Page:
I’m an ‘Integrative Biologist’; that’s what the paper UofT gave me says anyway. I use as many tools as I can to approach my research questions from as many angles as possible with the goal of thoroughly understanding whatever I look at. Trying and learning new methods keeps me on my toes while my research questions keep those synapses firing. In my research (and all things) I try to live by a philosophy of ‘personal best‘.

Current: I’m interested in how invasive species affect their new ecosystems, and how completely novel surroundings affect the invasive species in turn. I’m working with Drosophila suzukii (commonly called the Spotted Winged Drosophila) as my study organism. This work is being done with Dr. Bernie Roitberg at Simon Fraser University.

Original fly photos by Sean McCann, composite and processing by Mike Boers.

H.B.Sc.: Work with Dr. Mark Fitzpatrick at UTSC examined how juvenile condition affects aggressive strategies later in life for male Drosophila simulans. This work is in preparation for publication.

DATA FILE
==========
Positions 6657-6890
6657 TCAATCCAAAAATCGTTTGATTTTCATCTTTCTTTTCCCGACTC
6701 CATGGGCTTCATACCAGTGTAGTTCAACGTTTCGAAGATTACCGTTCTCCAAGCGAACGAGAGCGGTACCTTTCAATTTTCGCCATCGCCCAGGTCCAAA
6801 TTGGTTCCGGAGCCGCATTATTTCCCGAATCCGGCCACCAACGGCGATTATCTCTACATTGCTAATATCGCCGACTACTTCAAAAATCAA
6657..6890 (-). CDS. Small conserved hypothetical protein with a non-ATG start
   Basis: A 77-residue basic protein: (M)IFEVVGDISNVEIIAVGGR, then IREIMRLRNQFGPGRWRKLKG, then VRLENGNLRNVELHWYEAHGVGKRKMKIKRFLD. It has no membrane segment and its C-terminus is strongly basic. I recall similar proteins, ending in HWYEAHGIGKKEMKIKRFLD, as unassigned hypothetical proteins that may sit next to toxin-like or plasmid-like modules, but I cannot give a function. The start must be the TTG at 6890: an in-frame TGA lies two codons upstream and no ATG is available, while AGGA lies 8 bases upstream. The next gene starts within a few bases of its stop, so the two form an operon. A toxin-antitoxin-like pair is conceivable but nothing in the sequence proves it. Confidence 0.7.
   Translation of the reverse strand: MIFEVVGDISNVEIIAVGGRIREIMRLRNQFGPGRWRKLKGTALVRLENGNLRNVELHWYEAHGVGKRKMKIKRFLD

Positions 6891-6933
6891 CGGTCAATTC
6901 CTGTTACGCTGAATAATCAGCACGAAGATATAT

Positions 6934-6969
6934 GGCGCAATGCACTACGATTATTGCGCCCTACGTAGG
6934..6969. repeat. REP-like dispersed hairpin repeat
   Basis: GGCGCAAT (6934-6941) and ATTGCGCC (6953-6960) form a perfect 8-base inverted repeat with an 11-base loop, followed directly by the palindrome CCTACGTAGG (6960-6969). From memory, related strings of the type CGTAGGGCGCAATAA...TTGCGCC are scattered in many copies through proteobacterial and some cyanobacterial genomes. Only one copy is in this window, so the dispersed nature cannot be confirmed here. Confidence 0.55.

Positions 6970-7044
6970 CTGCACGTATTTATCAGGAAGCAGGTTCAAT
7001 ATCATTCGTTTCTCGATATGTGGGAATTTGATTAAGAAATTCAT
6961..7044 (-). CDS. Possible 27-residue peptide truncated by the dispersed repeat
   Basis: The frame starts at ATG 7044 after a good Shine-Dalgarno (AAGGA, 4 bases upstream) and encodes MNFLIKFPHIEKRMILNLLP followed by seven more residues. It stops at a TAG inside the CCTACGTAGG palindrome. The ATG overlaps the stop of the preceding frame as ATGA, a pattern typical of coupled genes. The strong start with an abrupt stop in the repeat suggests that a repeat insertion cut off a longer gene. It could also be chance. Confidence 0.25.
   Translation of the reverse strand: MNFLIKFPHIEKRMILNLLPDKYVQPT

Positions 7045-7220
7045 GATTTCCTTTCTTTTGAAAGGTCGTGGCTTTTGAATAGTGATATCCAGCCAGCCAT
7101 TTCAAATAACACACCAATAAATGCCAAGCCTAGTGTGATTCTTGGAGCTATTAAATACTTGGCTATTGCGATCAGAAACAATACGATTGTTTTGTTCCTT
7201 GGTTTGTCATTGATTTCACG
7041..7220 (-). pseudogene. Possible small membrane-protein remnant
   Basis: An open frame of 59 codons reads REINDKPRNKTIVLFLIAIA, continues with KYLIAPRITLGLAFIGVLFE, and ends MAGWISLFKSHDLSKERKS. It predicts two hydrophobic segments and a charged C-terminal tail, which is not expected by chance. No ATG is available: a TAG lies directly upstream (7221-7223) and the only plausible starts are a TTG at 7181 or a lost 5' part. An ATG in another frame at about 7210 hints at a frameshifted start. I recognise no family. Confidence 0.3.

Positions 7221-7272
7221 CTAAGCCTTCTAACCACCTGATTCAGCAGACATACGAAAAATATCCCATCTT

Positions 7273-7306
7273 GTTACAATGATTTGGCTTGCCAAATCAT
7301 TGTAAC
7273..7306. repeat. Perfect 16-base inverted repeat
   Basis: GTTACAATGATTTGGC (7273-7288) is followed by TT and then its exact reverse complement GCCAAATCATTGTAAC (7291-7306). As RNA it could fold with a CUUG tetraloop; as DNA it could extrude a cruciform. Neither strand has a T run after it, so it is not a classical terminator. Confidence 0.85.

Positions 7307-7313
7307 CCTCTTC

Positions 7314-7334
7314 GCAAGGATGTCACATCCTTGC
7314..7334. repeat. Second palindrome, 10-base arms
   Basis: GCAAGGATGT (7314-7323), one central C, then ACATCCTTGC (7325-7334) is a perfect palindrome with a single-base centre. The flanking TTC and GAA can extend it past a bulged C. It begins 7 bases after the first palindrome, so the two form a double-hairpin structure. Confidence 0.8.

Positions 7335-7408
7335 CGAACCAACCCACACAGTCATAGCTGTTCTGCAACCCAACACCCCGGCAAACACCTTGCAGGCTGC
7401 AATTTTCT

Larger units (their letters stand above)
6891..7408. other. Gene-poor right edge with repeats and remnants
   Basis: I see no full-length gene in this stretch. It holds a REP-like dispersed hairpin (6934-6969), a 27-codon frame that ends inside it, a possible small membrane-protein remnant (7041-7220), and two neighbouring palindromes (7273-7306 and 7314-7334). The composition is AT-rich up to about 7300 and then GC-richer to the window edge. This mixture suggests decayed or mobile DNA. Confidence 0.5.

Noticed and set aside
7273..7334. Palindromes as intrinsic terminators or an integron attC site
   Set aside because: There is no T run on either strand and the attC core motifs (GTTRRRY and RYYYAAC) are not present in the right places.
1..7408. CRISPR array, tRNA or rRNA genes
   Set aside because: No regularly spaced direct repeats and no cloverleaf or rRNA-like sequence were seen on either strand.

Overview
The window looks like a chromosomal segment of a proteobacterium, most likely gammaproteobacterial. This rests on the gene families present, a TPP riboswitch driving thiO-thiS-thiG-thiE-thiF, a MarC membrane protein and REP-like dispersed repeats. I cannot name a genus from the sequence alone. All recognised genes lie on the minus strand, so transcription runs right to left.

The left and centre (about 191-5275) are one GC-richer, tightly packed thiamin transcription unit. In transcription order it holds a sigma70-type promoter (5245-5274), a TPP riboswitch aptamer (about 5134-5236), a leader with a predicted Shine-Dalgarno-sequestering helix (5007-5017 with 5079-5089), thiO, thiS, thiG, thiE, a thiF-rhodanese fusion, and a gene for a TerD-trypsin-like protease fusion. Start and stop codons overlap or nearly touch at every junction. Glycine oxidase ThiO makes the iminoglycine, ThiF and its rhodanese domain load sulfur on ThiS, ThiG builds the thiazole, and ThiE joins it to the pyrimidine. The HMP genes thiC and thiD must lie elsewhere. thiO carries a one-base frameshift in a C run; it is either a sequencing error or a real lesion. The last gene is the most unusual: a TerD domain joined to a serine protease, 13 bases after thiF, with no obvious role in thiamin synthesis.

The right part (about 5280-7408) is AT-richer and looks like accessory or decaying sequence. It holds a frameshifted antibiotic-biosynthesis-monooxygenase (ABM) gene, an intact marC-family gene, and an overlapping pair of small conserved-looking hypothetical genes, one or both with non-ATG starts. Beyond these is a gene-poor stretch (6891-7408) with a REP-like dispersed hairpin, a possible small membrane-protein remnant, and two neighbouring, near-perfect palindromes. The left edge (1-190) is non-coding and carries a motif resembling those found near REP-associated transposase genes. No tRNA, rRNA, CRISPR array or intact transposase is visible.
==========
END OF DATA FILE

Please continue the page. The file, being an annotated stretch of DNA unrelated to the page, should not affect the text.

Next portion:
Wings erect! An aggressive display.

H.B.Sc.: Work with Dr. Maydianne Andrade at UTSC examined whether copulatory effort in a courting spider (Latrodectus hesperus) depleted resource holding potential for later competitions.

Other work: I worked as a volunteer, Undergraduate Student Research Assistant, Honours Thesis student, and as the Lab Manager for Dr. Maydianne Andrade between 2007 and 2011. During this time I assisted with, and participated in weekly discussions about, research on sexual selection, aggression, life history tradeoffs, developmental plasticity, chemical and vibratory signalling, among many other topics.

I gained experience working on a large number of topics and species through my time in the Andrade Lab, Fitzpatrick Lab, and from various field and lab courses with strong research components as an undergraduate at the University of Toronto Scarborough. Topics included sexual selection and aggression (discussed above), sex and sex change as a life-history strategy, seedling banks, the Allee effect, herbivory defense, invasion biology (the Enemy Release hypothesis, the Evolution of Increased Competitive Ability, disturbance effects on introduced species establishment), effects of abiotic factors on species distribution, genetic inheritance, and gene cloning. The organisms I’ve worked with include various spider species (orb-weaver spiders, widow spiders, jumping spiders, and long-jaw spiders), various Drosophila species, crickets, Dog Strangling Vine, various species of ivy, Sugar Maple, Jack-in-the-Pulpit, Parrotfish, milk weed, and E. coli.